Molly Garboden reports on how person-centred planning can be adapted to benefit people with autism
The benefits of person-centred planning (PCP) have often bypassed people with autism because it was not adapted to their specific needs.
However, according to the Foundation for People with Learning Disabilities (FPLD), all that was needed were a few changes to the traditional methods of implementing the programme. It recently published a guide, We Can Dream, that lays out how to adapt the programme for young people with autism making the transition from school to adulthood.
Traditionally, PCP consists of a series of steps that help people identify their goals in life and move towards achieving them. All plans are tailored specifically to the individual. A young person will be asked to think about their dreams in life. Through identifying their strengths or "gifts", the young person is able to focus on options that work best for them.
A group of interested people is then brought together as a support circle for the young person. This group can be made up of anybody from family and friends to social workers and church leaders. It is their responsibility to help the young person work towards their goals and use their strengths to the greatest potential.
Jill Davies, research programme manager for the FPLD, says this traditional approach to PCP can be overwhelming for many autistic young people.
"Person-centred planning can be a bit abstract for people with autism who tend to have more literal understandings," she says. "For instance if you talk about a person's 'gifts' to an autistic person, they might think you're about to give them a present. So we altered the process to use more literal language."
According to the FPLD guide, questions are best presented in language such as "what do you think you are good at?" and "what things do you like to do?" rather than asking about "dreams", "goals" and "gifts". Keeping the language simple, according to Davies, generates a higher level of benefit for autistic individuals.
The actual setting in which a plan is laid out can prove problematic too.
"Meetings with the support circle can be overwhelming for some autistic young people because at times it can seem very crowded for them," Davies says. "Similarly, the use of large flip-charts and multi-coloured markers for setting out the plan can be over stimulating or distracting."
Once these potential problem areas are altered to best suit an autistic individual, however, PCP can be highly beneficial.
Carol Povey, head of service quality for the National Autistic Society, says person-centred planning systems are vital for people with autism because it is a spectrum disorder.
"People with spectrum disorders have very diverse and individual needs, so a plan tailored to the individual is key," she says.
Melanie Lee is 19 and has autism. She created a person-centred plan with her family and social workers. Her goals were to live in a house with her friends and to go back to college. Through PCP, she has been able to achieve both.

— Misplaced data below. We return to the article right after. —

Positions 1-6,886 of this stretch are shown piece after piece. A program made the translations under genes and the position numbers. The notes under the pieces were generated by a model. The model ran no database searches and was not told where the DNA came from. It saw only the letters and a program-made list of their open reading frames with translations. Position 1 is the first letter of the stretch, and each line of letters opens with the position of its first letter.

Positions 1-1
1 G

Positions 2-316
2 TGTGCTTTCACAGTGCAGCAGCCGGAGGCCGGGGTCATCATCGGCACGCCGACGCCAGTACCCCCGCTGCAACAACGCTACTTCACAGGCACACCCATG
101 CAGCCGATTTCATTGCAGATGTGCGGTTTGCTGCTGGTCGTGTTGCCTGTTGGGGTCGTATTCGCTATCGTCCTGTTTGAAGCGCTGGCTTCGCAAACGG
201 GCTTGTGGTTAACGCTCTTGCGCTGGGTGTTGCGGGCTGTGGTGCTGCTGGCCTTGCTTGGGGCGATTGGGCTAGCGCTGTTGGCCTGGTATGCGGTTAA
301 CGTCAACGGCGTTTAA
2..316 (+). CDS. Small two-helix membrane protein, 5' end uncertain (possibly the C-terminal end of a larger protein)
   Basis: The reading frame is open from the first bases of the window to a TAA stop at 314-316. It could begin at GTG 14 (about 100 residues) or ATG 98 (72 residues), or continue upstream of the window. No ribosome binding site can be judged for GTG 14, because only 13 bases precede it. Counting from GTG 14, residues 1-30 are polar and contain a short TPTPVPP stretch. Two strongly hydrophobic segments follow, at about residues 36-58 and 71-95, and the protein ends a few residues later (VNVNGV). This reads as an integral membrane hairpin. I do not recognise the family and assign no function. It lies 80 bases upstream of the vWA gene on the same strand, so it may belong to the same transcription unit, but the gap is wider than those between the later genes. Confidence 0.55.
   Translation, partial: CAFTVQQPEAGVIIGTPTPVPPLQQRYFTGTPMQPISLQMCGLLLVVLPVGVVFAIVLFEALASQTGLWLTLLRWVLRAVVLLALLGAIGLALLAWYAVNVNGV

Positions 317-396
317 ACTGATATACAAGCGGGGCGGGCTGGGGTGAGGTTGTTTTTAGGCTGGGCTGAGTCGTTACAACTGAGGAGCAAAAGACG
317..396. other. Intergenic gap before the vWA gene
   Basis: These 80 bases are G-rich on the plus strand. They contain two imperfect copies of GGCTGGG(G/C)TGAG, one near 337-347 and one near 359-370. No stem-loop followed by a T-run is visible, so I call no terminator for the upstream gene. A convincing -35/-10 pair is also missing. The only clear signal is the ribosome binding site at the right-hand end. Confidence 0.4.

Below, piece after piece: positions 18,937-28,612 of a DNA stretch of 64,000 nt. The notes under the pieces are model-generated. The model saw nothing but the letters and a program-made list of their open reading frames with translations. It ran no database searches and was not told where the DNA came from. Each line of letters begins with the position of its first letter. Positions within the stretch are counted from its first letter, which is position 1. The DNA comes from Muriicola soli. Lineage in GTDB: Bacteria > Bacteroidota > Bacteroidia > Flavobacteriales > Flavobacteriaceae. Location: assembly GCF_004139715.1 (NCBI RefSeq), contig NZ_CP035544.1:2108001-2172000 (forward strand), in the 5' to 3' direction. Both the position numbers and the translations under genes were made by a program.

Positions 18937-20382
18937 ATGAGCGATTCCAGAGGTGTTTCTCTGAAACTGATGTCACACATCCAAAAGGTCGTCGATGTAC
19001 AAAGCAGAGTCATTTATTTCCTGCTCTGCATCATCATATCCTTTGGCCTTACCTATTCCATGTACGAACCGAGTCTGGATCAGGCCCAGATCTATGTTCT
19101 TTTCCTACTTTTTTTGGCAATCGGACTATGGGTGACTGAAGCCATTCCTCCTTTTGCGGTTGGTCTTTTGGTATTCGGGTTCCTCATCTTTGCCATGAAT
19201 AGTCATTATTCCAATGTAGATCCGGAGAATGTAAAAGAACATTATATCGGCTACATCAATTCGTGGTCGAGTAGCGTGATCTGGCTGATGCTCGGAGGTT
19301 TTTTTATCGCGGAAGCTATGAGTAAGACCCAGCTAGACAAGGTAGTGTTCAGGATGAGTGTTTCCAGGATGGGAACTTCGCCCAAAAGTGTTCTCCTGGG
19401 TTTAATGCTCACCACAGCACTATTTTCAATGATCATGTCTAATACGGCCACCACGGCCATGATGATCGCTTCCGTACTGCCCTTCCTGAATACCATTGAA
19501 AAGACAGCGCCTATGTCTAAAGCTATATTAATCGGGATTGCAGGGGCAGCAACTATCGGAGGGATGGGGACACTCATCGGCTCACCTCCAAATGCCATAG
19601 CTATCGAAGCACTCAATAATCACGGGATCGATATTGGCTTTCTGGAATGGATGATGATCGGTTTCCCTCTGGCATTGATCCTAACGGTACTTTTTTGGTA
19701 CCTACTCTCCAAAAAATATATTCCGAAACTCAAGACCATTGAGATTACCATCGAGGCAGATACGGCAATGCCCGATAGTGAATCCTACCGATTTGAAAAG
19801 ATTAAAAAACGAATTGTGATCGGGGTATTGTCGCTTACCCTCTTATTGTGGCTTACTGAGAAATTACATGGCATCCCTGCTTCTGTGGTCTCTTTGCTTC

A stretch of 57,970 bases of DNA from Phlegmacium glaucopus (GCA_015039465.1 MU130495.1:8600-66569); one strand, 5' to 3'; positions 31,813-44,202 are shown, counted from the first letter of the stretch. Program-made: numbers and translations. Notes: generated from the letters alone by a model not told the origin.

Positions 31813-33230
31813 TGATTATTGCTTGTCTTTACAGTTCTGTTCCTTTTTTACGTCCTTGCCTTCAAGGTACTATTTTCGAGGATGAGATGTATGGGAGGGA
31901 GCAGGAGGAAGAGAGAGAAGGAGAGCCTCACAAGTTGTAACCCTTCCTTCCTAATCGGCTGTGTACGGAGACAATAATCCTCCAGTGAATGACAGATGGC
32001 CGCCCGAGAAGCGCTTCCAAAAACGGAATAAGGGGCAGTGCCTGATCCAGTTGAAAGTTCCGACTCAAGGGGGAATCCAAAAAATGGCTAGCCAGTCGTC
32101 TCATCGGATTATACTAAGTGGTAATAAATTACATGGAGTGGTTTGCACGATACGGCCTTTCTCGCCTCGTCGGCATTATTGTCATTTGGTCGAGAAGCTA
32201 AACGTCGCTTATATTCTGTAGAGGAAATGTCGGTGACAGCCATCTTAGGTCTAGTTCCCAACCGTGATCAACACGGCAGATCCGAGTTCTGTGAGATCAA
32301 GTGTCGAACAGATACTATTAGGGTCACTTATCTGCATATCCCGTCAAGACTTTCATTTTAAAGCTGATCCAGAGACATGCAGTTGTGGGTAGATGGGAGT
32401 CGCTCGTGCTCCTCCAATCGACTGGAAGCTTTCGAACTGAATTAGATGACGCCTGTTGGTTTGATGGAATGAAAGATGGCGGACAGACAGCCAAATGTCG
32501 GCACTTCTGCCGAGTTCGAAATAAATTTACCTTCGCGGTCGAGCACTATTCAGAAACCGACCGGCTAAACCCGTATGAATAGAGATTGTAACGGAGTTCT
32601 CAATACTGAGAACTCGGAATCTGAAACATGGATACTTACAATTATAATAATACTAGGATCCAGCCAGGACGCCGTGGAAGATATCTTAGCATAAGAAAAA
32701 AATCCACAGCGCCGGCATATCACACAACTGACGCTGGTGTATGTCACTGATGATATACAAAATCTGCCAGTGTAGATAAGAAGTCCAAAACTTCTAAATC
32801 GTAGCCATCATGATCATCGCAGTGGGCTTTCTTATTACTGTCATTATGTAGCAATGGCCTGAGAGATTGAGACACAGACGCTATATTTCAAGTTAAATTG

"For Melanie, this programme was a complete success," her mother, Kelly Lee, says. "Before the planning, Melanie was becoming aggressive at home because she wanted more independence. As a mother, I wasn't really recognising that but the programme helped me see it. Then I could help my daughter reach her full potential and the programme gave us the control we needed."
Following the identification of Melanie's goals, Kelly and other members of the support circle turned talk into action - Kelly took Melanie to visit the college she was interested in attending, while Melanie's transition worker made a referral to the housing social worker to organise somewhere for Melanie to live.
Povey says these post-planning stages are the most critical part of the process.
"Planning on its own doesn't change anything," she says. "It's everyone's responsibility to make sure that action is taken so that the young person can see this plan is going to make a difference in their lives. You definitely don't want the reverse to happen, where a plan is left to sit on the shelf. The whole point of person-centred planning is to empower the individual."
➔ Download or order We Can Dream, free
➔ Additional information about PCP available from the NAS
➔ There is a website designed, planned and run by people with learning disabilities to help others stay in control of their lives
How people with autism can set up a support circle (source: We Can Dream)
● Meet your supporter (this could be a parent, teacher or social worker) and list your family members, close friends and other important people in your life.
● From the list, think of the people you would like to support you.
● Set a date, time and place to hold your first circle of support meeting.
● Ask your supporter to help you plan the first meeting. You need to think about who will lead the meeting with you.
This article is published in the 5 November 2009 edition of Community Care under the headline "We've got a plan"